For the first time a team of scientists from UK has pioneered in printing the eye cell taken from the adult eye using the new inkjet printing technology. Earlier scientists were able to print embryonic stem cells but could not create the delicate adult cells. Using the technology scientists now hope to fabricate tissue grafts made up of different cells taken from the retina of adult human eye to cure blindness or to create any replacement for damaged part or organ.
Researchers from the University of Cambridge, England separated ganglion and glial cells types from the retina of an adult rat. The ganglion cells is the one transmitting the signals to brain received from the eye and glial cells support neurons and even protect them. These two types of cells were then made to pass through piezoelectric inkjet printer to check if the printed cells could survive. The printed cells were found to flourish well in cultures and were in good state of health.
Keith Martin and Dr Barbara Lorber, researchers from the John van Geest Centre for Brain Repair, University of Cambridge, said that for the first time mature cells extracted from the central nervous system has been printed using the technology. The retina is a complex structure where positioning of the cells is very critical for effective visual and the loss of these cells may lead to blindness or many other blinding diseases. However, this is only an elementary step towards developing a technology to repair retinal cells and a lot of research is still to be done. The potential to align cells in particular arrangement, bio-medical scientist has increased the use of 3D printing in building cell based structures for the use in constructive medicine.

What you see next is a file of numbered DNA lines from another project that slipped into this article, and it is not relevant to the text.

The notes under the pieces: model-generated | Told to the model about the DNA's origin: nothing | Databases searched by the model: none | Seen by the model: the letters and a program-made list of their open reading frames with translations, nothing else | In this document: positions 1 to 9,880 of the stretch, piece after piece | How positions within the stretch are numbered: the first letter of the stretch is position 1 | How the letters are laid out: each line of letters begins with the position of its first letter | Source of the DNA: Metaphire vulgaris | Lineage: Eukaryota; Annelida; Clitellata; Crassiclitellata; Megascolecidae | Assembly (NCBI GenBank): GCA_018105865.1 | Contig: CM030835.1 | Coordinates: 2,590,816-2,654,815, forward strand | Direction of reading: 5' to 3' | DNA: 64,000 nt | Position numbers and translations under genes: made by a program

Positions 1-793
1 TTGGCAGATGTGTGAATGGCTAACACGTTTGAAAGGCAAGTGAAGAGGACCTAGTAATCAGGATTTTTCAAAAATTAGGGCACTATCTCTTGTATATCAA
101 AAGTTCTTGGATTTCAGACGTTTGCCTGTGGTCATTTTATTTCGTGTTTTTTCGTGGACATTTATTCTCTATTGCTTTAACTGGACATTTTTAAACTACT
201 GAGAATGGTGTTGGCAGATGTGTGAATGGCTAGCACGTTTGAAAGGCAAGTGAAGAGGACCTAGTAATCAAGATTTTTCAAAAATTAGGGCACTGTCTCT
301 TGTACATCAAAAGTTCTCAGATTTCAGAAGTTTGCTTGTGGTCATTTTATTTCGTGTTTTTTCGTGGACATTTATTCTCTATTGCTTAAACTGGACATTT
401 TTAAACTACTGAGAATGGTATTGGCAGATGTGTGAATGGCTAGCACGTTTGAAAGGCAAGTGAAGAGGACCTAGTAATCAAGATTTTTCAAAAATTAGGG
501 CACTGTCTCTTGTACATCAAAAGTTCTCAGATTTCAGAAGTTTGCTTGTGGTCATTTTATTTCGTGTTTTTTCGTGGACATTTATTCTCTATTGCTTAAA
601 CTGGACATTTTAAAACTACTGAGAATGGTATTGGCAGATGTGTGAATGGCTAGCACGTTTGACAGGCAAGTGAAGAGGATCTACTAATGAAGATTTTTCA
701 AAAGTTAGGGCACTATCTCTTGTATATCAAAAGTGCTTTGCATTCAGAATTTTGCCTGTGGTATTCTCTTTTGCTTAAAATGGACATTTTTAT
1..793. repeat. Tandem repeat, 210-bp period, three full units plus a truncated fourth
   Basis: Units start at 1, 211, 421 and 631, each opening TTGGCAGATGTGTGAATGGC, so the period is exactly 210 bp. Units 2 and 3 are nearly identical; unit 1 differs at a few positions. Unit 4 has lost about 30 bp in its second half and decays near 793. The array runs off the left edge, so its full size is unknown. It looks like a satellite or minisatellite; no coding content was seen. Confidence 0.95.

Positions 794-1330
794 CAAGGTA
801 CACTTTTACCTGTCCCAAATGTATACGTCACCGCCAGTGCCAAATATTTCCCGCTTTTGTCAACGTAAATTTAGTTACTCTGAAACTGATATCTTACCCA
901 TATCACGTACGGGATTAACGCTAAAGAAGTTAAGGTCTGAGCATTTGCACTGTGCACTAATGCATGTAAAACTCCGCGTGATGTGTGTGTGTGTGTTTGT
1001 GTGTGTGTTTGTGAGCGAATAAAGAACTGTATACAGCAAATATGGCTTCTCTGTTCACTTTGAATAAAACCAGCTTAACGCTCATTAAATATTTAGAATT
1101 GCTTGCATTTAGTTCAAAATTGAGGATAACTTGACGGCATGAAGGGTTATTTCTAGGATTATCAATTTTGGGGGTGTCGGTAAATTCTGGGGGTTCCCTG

The team used piezoelectric inkjet printer to discharge both the type of cells through a nozzle. The nozzle measured less than one-millimeter in diameter and could ooze out 100 cells per second. The printing process was recorded using a high speed video recording for the research and improving the process appropriately. The act is very crucial as the injected fluid has a very narrow range for any error in terms of viscosity and surface tension. And adding cells to this fluid further perplex its properties notably. The printed cell underwent series of tests to check the total number of cells that could stand up to the process and to check their growth.
Now the team are trying to broaden the 3D printing technology to print photo-receptors and other retinal cells derived from the eye. And to develop the process to be used successfully in commercial multi-nozzle print head. We may hope that the technology could very soon start treating the defects.
Source: Medical Xpress